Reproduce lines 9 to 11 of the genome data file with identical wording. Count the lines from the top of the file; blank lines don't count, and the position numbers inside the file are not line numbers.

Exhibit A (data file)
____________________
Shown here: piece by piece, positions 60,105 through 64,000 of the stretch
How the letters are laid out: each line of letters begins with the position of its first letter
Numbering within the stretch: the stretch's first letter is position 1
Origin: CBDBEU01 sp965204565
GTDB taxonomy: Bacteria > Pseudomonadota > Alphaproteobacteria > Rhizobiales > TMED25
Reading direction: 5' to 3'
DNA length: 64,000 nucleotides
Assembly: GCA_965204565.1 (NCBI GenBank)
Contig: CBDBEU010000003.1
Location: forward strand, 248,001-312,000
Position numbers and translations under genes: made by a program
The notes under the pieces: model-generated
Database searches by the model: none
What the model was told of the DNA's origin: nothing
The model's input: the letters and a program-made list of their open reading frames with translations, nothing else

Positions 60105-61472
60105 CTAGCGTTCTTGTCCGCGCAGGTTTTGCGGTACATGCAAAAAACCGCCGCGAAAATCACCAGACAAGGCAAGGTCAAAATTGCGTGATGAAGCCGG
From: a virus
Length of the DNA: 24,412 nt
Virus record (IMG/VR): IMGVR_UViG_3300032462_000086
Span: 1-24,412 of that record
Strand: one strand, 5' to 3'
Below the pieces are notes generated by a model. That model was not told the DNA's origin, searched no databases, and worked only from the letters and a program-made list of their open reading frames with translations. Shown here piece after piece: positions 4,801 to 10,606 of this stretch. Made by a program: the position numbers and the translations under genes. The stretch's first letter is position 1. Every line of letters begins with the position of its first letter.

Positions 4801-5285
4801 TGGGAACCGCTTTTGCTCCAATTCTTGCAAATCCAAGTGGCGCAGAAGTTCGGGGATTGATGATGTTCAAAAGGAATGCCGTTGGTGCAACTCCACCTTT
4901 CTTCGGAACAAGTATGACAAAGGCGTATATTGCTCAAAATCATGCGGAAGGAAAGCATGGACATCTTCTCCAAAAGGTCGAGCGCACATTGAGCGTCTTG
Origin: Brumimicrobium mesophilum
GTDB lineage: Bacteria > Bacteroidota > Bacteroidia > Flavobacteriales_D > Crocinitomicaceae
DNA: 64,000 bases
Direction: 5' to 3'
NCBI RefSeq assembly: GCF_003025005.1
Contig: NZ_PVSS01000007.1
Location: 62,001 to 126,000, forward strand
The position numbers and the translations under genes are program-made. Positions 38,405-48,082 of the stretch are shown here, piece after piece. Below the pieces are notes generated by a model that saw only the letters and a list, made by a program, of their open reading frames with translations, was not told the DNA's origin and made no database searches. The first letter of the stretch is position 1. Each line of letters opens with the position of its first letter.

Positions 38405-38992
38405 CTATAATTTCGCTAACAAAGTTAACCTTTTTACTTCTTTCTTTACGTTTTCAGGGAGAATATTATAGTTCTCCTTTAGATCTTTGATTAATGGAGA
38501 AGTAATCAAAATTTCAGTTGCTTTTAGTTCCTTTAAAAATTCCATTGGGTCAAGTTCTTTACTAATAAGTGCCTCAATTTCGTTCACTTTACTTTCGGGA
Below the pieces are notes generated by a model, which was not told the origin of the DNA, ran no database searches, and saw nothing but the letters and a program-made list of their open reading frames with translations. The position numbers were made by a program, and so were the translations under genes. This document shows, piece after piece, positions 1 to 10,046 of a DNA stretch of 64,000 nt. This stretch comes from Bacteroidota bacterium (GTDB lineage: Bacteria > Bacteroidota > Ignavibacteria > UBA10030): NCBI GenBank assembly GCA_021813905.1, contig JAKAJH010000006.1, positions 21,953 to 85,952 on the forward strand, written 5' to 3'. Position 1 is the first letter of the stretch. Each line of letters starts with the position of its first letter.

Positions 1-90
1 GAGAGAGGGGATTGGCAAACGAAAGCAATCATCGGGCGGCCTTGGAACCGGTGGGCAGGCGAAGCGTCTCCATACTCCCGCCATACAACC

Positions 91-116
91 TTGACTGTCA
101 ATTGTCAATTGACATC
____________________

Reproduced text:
Contig: CBDBEU010000003.1
Location: forward strand, 248,001-312,000
Position numbers and translations under genes: made by a program